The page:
The following cases relate to the valuation of assets. Consider each case independently.
a. World-Wide Travel Agency has office supplies costing $1,700 on hand at the balance sheet date. These supplies were purchased from a supplier that does not give cash refunds. World-
Wide’s management believes that the company could sell these supplies for no more than $500 if it were to advertise them for sale. However, the company expects to use these supplies and to purchase more when they are gone. In its balance sheet, the supplies were presented at $500.
b. Perez Corporation purchased land in 1957 for $20,000. In 2011, it purchased a similar parcel of land for $300,000. In its 2011 balance sheet, the company presented these two parcels of land at a combined amount of $320,000.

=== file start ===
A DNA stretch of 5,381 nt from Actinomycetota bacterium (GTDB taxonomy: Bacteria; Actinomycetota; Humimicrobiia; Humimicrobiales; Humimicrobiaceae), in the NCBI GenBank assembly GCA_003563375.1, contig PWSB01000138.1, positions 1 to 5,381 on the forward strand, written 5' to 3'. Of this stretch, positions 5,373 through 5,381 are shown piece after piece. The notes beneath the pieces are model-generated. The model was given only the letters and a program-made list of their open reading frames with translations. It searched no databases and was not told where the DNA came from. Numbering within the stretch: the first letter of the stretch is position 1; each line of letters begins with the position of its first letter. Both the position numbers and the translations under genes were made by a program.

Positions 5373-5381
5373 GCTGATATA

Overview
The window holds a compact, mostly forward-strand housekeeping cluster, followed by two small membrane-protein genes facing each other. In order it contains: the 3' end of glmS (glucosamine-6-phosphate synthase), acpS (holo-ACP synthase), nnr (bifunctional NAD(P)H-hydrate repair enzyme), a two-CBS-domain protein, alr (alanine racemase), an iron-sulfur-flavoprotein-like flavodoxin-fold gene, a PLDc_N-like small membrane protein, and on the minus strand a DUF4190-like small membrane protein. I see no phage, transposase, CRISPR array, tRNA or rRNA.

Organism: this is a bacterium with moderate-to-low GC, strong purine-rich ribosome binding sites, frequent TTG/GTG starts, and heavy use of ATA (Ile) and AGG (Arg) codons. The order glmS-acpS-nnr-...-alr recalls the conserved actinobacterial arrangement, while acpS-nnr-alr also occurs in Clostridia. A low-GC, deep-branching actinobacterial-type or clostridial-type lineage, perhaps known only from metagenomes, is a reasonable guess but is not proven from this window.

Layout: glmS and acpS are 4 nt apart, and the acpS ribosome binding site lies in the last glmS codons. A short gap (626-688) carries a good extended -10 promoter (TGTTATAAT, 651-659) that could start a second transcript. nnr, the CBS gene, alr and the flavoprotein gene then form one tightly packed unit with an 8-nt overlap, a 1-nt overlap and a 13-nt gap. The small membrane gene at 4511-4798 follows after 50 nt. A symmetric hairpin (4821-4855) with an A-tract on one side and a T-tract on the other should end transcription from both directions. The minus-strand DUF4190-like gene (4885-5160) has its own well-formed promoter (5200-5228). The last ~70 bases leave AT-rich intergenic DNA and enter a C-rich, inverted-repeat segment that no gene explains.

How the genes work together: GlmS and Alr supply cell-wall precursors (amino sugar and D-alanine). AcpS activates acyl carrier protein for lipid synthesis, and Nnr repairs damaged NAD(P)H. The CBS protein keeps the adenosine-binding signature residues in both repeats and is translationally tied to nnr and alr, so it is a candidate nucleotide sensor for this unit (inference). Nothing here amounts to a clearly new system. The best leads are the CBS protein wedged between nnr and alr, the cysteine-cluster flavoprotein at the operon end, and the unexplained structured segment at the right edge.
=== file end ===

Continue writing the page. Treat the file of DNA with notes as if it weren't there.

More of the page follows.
c. At December 30, 2011, Lenier, Inc. purchased a computer system from a mail-order supplier for $14,000. The retail value of the system—according to the mail-order supplier—was $20,000. On January 7, however, the system was stolen during a burglary. In its December 31,
2011, balance sheet, Lenier showed this computer system at $14,000 and made no reference to its retail value or to the burglary. The December balance sheet was issued in February 2012.
In each case, indicate the appropriate balance sheet amount of the asset under generally accepted accounting principles. If the amount assigned by the company is incorrect, briefly explain the accounting principles that have been violated. If the amount is correct, identify the accounting principles that justify this amount.